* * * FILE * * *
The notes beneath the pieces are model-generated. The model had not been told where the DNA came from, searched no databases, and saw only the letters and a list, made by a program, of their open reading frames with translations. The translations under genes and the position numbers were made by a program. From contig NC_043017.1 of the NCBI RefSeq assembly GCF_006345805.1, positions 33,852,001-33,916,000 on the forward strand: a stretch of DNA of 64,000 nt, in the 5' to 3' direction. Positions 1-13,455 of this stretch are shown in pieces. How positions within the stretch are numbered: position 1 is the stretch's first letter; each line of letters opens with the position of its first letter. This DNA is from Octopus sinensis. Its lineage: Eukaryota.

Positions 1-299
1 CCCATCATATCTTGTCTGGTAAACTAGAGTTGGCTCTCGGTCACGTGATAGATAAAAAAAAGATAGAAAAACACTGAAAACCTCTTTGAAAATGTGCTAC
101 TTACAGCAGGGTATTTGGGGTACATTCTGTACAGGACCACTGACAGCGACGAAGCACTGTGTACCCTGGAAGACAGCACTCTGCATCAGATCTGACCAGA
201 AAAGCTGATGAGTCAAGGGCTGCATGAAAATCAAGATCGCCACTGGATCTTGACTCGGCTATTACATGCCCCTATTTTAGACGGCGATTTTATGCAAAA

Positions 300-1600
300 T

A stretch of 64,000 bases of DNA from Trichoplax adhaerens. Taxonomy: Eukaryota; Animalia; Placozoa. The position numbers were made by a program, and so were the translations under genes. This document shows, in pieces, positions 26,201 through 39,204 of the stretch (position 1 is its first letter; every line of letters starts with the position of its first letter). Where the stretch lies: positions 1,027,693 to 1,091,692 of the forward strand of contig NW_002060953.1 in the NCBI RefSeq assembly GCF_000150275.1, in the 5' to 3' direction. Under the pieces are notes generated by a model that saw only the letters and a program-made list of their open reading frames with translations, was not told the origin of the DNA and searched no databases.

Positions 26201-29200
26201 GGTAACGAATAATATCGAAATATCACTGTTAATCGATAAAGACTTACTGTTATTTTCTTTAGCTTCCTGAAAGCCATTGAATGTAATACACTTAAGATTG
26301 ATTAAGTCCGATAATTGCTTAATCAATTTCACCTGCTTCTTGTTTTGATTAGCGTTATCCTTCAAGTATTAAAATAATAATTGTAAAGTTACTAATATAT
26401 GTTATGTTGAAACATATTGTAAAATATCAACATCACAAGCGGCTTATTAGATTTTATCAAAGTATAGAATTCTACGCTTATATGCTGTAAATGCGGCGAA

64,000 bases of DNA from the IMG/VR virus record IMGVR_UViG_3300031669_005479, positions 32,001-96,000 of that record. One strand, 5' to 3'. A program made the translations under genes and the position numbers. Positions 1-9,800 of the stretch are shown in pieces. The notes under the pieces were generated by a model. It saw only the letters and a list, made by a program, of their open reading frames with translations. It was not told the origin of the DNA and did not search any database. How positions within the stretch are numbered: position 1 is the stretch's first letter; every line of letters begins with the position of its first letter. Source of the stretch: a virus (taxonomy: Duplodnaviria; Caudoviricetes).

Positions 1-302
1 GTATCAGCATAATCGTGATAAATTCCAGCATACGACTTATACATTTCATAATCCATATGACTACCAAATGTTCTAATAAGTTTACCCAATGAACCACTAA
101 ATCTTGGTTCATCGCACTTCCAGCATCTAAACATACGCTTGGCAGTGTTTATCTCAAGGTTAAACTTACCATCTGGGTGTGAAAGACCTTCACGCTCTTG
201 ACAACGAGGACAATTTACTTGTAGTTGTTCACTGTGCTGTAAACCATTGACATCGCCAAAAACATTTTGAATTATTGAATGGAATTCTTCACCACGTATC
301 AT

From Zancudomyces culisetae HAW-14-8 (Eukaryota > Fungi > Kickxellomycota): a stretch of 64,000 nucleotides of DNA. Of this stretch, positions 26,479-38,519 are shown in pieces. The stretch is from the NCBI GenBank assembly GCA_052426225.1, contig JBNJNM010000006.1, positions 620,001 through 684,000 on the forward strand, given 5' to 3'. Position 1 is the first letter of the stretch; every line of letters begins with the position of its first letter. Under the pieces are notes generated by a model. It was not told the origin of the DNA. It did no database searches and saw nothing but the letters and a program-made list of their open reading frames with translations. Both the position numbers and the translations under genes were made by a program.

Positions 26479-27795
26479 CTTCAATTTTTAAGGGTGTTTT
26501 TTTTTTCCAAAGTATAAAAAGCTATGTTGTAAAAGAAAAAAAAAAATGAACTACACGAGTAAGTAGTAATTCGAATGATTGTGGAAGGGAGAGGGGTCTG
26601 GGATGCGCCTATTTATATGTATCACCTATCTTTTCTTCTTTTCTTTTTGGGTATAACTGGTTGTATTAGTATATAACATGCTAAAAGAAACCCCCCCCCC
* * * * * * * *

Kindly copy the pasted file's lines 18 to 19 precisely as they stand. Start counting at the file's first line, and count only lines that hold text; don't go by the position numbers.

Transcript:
301 AT

From Zancudomyces culisetae HAW-14-8 (Eukaryota > Fungi > Kickxellomycota): a stretch of 64,000 nucleotides of DNA. Of this stretch, positions 26,479-38,519 are shown in pieces. The stretch is from the NCBI GenBank assembly GCA_052426225.1, contig JBNJNM010000006.1, positions 620,001 through 684,000 on the forward strand, given 5' to 3'. Position 1 is the first letter of the stretch; every line of letters begins with the position of its first letter. Under the pieces are notes generated by a model. It was not told the origin of the DNA. It did no database searches and saw nothing but the letters and a program-made list of their open reading frames with translations. Both the position numbers and the translations under genes were made by a program.